Petimezi or grape must molasses is a sweet substance that we use a lot in Greece and generally all the countries who have been making wine since the olden days.
They made it through heating the must from the grapes.
Must (from the latin vinum mustum, “young wine” is freshly crushed fruit juice (usually grape juice) that contains the skins the seeds, the stems of the fruit. The solid portion of the must is called pomace and typically takes up 7-23% of the total weight of the must. Making must is the first step in winemaking.
Petimezi was cheap and easy to find and was used instead of sugar which was unknown years ago and when it was first brought to Greece was incredibly expensive.
It was also much cheaper than honey which was a sweetener that had been used since the ancient period.
I should note that it (Petimezi) was used as a cough syrup apart from a sweetener.
There is one bad thing about the Petimezi molasses. It has a very strong caramel taste. Logical, as it has been boiled for hours.
In order to use it as a Greek spoon sweet its fine but to put it in a cake mix wouldn’t be easy as it would mask all the other flavours in the mixture.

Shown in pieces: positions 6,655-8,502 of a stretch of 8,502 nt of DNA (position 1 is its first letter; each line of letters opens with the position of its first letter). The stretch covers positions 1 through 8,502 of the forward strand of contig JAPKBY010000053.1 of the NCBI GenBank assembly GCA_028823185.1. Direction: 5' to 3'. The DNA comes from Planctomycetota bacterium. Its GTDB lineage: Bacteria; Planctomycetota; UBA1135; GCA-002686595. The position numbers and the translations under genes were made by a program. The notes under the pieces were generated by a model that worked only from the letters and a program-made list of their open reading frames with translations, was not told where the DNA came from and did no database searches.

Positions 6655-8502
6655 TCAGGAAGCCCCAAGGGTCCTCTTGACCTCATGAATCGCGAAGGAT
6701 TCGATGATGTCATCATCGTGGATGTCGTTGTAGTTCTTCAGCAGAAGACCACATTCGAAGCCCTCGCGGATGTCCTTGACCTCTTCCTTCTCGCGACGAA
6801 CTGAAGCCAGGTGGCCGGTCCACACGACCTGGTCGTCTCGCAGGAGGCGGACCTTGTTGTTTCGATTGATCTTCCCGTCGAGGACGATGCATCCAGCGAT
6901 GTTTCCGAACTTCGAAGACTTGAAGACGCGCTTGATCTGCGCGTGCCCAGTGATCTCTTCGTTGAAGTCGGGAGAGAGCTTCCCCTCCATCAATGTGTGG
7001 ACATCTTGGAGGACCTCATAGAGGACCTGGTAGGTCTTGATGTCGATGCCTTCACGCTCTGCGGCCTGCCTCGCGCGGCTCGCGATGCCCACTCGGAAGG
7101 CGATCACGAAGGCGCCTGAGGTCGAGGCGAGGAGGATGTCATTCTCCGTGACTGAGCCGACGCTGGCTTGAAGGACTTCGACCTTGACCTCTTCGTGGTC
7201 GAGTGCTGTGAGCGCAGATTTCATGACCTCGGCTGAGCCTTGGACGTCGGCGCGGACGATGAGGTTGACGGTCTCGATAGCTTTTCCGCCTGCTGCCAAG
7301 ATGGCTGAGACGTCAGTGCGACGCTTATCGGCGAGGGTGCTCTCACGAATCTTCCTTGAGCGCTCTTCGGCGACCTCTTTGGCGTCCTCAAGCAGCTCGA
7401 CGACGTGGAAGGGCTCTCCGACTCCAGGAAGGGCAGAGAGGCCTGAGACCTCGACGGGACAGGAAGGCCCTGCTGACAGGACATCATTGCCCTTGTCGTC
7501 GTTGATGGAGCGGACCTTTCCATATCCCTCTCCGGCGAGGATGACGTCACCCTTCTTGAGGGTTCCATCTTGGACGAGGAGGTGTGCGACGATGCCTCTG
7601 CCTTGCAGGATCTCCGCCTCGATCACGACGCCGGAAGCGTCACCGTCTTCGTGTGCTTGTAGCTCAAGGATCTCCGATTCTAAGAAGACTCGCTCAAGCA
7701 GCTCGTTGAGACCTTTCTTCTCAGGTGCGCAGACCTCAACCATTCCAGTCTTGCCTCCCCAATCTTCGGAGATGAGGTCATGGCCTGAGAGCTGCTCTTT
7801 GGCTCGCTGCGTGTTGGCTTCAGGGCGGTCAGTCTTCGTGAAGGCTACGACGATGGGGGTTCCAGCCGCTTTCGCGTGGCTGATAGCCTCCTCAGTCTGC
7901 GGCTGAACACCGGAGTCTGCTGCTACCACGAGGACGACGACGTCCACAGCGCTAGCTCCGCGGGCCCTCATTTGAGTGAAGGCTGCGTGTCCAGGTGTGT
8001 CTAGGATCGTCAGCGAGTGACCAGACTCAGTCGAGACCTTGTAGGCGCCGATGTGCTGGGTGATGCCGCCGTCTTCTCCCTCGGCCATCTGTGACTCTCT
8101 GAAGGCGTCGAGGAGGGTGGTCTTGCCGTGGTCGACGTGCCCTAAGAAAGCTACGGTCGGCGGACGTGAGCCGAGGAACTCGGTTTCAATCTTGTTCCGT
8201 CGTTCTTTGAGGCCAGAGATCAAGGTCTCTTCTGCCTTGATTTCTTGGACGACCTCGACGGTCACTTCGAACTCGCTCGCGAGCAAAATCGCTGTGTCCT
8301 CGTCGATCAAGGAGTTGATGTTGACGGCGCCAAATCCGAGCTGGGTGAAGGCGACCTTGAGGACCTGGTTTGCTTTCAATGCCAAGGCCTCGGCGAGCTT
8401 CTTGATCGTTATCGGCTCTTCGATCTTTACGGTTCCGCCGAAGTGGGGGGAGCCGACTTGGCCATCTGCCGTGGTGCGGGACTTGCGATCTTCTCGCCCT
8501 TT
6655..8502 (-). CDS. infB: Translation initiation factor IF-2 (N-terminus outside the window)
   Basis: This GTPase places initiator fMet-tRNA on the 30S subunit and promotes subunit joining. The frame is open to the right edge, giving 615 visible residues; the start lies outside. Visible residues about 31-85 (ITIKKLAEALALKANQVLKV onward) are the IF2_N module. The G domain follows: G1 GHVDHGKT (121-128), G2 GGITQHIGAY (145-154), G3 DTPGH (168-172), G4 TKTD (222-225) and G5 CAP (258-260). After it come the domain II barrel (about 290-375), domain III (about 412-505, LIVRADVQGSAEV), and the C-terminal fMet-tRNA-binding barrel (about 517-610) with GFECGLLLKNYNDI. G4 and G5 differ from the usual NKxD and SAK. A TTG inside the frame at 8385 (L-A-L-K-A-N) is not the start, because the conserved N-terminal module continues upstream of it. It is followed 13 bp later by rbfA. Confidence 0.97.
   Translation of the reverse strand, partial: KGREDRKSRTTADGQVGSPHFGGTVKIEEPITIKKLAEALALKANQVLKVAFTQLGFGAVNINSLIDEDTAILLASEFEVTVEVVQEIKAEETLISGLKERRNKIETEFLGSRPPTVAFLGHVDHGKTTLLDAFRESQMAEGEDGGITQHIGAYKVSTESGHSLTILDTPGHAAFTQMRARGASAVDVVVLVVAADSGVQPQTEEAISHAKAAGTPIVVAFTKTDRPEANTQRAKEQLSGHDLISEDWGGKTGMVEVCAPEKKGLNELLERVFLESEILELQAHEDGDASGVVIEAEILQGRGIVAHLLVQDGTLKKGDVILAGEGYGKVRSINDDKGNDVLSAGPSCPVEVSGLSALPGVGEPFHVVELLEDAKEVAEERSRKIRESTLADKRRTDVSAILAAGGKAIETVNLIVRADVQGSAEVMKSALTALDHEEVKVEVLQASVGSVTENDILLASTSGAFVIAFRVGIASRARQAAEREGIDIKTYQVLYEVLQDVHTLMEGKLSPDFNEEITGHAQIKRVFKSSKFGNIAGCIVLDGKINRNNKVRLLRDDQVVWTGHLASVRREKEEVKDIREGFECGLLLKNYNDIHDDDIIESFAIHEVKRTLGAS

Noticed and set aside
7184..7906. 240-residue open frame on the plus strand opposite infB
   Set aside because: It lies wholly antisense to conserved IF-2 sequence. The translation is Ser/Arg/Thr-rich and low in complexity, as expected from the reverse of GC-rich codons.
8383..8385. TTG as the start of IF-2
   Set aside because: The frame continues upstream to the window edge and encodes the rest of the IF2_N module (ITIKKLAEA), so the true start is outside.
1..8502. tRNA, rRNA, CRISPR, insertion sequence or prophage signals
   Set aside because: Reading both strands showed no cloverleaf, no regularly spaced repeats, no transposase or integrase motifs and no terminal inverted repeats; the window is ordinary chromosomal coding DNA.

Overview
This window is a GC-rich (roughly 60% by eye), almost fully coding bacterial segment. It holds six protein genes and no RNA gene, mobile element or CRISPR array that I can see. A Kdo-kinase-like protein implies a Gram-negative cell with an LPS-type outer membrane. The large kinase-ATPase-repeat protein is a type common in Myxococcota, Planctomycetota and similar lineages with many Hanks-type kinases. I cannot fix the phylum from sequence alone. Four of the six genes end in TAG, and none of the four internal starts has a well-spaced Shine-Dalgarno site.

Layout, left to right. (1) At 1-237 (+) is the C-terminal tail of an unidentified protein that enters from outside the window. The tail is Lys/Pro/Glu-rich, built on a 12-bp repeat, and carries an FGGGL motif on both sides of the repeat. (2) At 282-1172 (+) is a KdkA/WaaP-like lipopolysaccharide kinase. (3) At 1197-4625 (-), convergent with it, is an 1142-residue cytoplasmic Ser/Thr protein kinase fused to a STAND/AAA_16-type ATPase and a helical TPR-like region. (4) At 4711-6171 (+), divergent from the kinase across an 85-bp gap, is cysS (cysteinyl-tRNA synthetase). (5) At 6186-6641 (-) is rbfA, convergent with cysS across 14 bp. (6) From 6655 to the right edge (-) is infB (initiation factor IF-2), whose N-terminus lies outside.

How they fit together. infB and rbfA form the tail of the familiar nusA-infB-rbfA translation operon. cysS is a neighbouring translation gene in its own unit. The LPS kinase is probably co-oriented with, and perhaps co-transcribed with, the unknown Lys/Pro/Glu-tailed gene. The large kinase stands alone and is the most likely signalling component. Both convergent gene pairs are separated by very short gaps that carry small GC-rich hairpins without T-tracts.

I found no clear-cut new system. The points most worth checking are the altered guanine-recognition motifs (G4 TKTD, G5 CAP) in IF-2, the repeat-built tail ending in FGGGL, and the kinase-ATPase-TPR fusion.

Petimezi is not a product I have used specifically that often but I use it for salad dressings and “mustokoulouro” which are biscuits, where you need to use grape must, which cannot be found all year round.
I went one day to the Mediterranean Diet Shop in Athens and I spoke to Giorgos there about Petimezi and Moustokouloura and he suggested I use the Petimezi from Karangelis and when I asked him why he replied it was made without using any heat…in other words they don’t boil it.. but let it heat up naturally (in the sun maybe?). And they use organic grapes to make it.
I tried it and was blown away with this Petimezi!
Light and with a fabulous taste, aromatic from the grapes and instead of overpowering the other ingredients in my recipes it completed the taste I was trying to achieve.
Since then I have been using it a lot and at some point at a food exhibition I met Giorgos Karangelis who makes it. He’s a chemist,
with a speciality in wine making and he has a laboratory testing the quality of wine and oil in Messinia and he is really passionate about the area and its products.
At some point I would like to visit Ancient Messinia and go and visit his laboratory there!
I hope I have created in you some curiosity to learn about this product..I just want to also reiterate that I am not paid to recommend products or people in my articles.
Anyway try it it’s worth it! Recently I put it in a banana cake and it was marvellous!